Tony Abbott, the leader of the opposition and ‘leader of the nation hopeful’, is now angling for the fishing vote by pronouncing that a coalition government would remove some of the national parks along the coast in which fishing is restricted. He appeals to the professional and recreational fishermen claiming that fishing is an Australian way of life. He conveniently forgets that, in the long term, fishing restrictions improve fish stocks (clearly shown by scientific studies) and it would therefore be in the best interest of fishermen to maintain and expand national parks.
Surprising? Of course not, Abbott also considers human induced global warming to be “crap”, although the overwhelming majority of scientists agree that it is a fact.
The Coalition is running a hate campaign against Labour accusing it of economic mismanagement and waste. Stigliz, the eminent Nobelprize-winning American economist, during a recent visit to Australia expressed his surprise about the fact that Australians do not seem to appreciate the effectiveness of the stimulus package (”The envy of the world for its design and effectiveness”), the justification of the proposed tax on mining companies, etc. Perhaps he is not familiar with the Australian media: the right wing Murdoch press and TV channels (The Australian, the Daily Telegraph, The Courier Mail, etc., Sky) have a virtual monopoly in large areas, and even the state run radio channels (ABC, SBS) seem to be fairly biased. It struck me that in the ABC A.M. program, a disproportionate time is given to coalition politicians (but I admit, the sample size is small). – As mentioned in one of my earlier posts, a visit to Australia by a prominent British climate-change denier was given extensive media coverage, whereas a visit by a leading American climate scientist was hardly mentioned.
Big business and a right wing press, and Tony Abbott a dangerous demagogue fishing for short term election advantages, completely disregarding the nation’s future (the same, by the way, with regard to the fast broadband option to be introduced by the government).
August 11th, 2010 by Klaus Rohde
The most important causes of the huge bush fires in Russia, which have killed many and destroyed large areas (7600 square km), apparently are the extreme heat in those areas (measurements by NASA satellite “Terra”: more than 12 degrees higher than usually at this time of the year), never experienced in historical times, and the large scale deforestation that has occurred after privatization of the forest industry.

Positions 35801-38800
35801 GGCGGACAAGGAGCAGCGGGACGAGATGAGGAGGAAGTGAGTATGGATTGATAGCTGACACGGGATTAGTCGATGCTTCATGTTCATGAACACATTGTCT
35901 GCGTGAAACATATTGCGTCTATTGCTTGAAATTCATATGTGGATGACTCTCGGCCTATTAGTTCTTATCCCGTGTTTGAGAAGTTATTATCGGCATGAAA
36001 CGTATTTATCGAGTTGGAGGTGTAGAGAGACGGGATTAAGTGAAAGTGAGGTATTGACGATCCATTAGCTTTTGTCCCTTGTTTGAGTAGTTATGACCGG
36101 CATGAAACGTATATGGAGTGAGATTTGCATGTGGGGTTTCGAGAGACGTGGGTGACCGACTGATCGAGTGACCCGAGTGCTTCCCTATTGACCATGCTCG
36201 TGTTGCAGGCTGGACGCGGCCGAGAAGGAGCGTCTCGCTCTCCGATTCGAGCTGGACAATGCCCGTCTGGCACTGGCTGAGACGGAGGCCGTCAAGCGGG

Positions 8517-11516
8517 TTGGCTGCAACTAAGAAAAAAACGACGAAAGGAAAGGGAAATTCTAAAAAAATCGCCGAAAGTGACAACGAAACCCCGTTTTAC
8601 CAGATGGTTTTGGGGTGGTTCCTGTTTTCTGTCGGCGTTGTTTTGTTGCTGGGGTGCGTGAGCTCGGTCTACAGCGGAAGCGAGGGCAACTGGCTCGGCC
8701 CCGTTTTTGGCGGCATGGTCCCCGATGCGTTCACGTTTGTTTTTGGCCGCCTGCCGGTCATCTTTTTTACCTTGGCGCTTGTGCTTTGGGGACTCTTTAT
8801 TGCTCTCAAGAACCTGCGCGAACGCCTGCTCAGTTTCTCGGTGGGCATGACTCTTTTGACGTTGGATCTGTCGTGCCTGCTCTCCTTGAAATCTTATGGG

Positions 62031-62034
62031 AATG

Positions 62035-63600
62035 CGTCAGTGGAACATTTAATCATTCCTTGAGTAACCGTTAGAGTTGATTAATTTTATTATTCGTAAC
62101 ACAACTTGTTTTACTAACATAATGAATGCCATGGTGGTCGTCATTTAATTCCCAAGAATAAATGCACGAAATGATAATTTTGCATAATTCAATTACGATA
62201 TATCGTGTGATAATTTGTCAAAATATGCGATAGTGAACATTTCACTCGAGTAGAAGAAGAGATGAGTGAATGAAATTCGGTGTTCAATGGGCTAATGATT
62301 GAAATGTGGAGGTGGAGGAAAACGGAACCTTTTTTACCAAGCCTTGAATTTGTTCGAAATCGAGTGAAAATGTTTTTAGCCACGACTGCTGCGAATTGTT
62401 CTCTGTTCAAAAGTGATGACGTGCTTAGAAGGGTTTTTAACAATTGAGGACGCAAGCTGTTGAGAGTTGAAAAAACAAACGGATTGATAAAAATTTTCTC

One should not use single events to make sweeping statements. However, the fires in Russia, flooding in Pakistan (also apparently never experienced before), accelerating melting of Arctic/Subarctic ice sheets, etc. etc., and in particular the evaluations of scientific evidence by large groups of climate scientists, are certainly suggestive of things to come.
August 8th, 2010 by Klaus Rohde
In today’s Daily Telegraph, Cardinal George Pell, the Archbishop of Sydney, had the following to say about the elections, when asked for advice on how to vote.
It is not really my role to give advice on how to vote, however, one should consider the personalities of the parties’ leaders. And: the Greens are antireligion, their philosophy is that of the “notorious” Peter Singer (Australian, Professor of bioethics at Princeton University, USA, and laureate Profressor of Applied Philosophy and Public Ethics at the University of Melbourne, probably the most prominent advocate of animal rights today), who believes that humans are not unique and differ from animals only in the complexity of their minds, and who advocates euthanasia, among other things.
Although Cardinal Pell claims to be concerned about the environment, he says the Greens’ policy is poisonous because it disadvantages the poor. He had earlier, in a different context, said that “some of the hysteric and extreme claims about global warming are also a symptom of pagan emptiness…..belief in a benign God who is master of the universe has a steadying psychological effect….In the past pagans sacrificed animals and even humans to placate capricious and cruel gods. Today they demand reduction in carbon dioxide emissions”.